SpaceX narrowed the cause of the September 1 on-pad explosion of the Falcon 9 rocket to a large breach within the vehicle’s second stage cryogenic helium system, the California-based company said in a statement on Friday.
The 70-meter tall Falcon 9 was counting down to a routine test firing of its nine Merlin 1D first stage engines when a sudden explosion occurred around the second stage of the rocket. Falcon 9 and the $200 million AMOS-6 satellite were lost in the powerful blast that also caused considerable damage to the SpaceX facility at Cape Canaveral Air Force Station.
No personnel was harmed in the incident due to strict safety regulations for all hazardous operations ongoing at the launch base.
SpaceX stressed that returning the Falcon 9 to flight ‘safely and reliably’ is the company’s top priority at the moment, requiring full closure of the ongoing investigation into the failure before proceeding with flight operations as early as November, the company hopes.
Shortly after the dramatic on-pad explosion, SpaceX formed an Accident Investigation Team that includes members of SpaceX, the Federal Aviation Administration, NASA, the U.S. Air Force and industry experts to trace back what exactly caused the loss of the vehicle.
In the update posted on Friday, SpaceX said the progression of the failure was extremely rapid with only 93 milliseconds, or less than one tenth of a second, passing from the first sign of an anomaly to a loss of data from the two-stage rocket.
Investigators were scouring around 3,000 channels of telemetry data, video, audio and imagery while also retrieving, cataloging and examining debris recovered from Space Launch Complex 40.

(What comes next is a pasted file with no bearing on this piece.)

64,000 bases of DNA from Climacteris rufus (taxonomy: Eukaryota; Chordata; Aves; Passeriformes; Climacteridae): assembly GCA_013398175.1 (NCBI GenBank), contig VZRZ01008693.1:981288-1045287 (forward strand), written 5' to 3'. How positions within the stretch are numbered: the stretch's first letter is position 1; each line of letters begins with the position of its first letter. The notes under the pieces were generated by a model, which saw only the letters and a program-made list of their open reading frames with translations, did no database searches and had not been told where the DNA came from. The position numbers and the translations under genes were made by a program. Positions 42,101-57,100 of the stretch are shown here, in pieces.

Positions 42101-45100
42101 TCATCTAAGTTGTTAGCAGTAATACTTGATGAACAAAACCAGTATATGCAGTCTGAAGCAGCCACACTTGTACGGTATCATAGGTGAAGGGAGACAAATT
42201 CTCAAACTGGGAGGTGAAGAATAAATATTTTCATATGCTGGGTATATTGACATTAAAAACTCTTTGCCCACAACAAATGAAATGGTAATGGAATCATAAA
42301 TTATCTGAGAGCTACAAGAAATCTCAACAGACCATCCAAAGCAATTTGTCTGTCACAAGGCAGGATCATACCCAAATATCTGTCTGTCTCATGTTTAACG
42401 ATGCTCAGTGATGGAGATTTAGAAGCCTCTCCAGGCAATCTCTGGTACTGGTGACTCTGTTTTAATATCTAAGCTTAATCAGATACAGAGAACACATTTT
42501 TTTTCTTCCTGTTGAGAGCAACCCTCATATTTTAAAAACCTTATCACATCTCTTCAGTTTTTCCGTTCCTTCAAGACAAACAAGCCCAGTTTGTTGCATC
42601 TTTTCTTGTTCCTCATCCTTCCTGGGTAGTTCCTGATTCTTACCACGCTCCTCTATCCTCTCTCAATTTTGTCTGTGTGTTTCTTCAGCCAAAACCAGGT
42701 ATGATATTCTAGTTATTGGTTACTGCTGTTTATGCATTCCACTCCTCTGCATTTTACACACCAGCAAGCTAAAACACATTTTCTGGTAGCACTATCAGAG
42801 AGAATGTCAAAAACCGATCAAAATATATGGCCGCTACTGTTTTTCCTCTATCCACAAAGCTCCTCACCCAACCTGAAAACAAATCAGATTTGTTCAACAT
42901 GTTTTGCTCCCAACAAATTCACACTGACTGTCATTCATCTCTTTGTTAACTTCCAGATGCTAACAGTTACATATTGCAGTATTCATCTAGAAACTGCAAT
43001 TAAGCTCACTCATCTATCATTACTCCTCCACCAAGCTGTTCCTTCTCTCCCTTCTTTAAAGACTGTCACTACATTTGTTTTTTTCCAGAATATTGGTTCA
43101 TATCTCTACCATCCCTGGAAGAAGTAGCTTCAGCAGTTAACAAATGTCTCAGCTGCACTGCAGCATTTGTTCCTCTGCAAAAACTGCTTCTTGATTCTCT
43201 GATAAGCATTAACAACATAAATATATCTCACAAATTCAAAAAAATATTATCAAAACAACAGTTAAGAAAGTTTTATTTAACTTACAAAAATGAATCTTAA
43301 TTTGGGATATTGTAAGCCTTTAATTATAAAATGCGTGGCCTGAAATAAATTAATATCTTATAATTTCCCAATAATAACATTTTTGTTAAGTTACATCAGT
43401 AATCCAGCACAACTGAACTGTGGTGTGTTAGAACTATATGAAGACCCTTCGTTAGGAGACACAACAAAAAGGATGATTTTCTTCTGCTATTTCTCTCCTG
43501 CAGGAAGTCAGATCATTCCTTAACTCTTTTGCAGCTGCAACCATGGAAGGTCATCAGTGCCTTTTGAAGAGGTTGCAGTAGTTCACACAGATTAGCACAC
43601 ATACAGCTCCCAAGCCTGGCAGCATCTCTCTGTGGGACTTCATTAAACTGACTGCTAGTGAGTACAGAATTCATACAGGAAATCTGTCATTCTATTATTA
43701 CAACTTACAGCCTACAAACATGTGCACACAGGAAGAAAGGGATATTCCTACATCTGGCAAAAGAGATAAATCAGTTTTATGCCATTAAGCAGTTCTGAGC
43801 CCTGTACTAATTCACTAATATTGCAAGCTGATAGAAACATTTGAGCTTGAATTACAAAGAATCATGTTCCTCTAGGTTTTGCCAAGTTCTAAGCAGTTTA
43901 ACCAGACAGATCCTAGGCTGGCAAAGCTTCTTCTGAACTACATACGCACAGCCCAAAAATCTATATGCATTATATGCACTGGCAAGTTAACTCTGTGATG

“At this stage of the investigation, preliminary review of the data and debris suggests that a large breach in the cryogenic helium system of the second stage liquid oxygen tank took place,” SpaceX said. “All plausible causes are being tracked in an extensive fault tree and carefully investigated.”
While narrowing the cause of the failure to a single, although complex system marks a significant step in the investigation, it represents a symptom of a root cause which still remains to be found.
Particularly troubling for the company is the fact that they are dealing with the second operational Falcon 9 lost due to a failure in the second stage’s helium system.
In June 2015, Falcon 9 disintegrated a little over two minutes after liftoff with the Dragon SpX-7 cargo spacecraft headed to the International Space Station. SpaceX traced the failure to a defective mechanical strut holding one of the helium tanks inside the second stage’s Liquid Oxygen tank.
The strut snapped due to material defects and the high acceleration occurring in flight, causing one of the high-pressure helium tanks to break free and release its contents into the LOX tank, leading to a rapid overpressurization and loss of integrity on the second stage.
In response to the 2015 failure, SpaceX switched to a different manufacturer of the struts used on both stages of the Falcon 9 rocket.
Although the second stage helium system has once again become the prime suspect, SpaceX was able to rule out any connection with the SpX-7 mishap.
While both are connected to the upper stage’s helium system, the two incidents transpired in very different environments.
The 2015 failure occurred in flight when the vehicle was experiencing mechanical stress, its tanks were full and the stage was fully pressurized for ignition. In the on-pad explosion, occurring around eight minutes prior to T-0, the second stage was in the process of being filled with Liquid Oxygen and cryogenic Helium with the tanks only at partial pressure and the vehicle supported by the pad’s Strongback structure.
However, while both failure modes progressed extremely rapidly, SpaceX had 0.9 seconds of data from the first sign of trouble to the loss of data in the 2015 failure. This indicates that the magnitude of overpressurization on the second stage leading to the rupture of the tank was much higher in the recent case.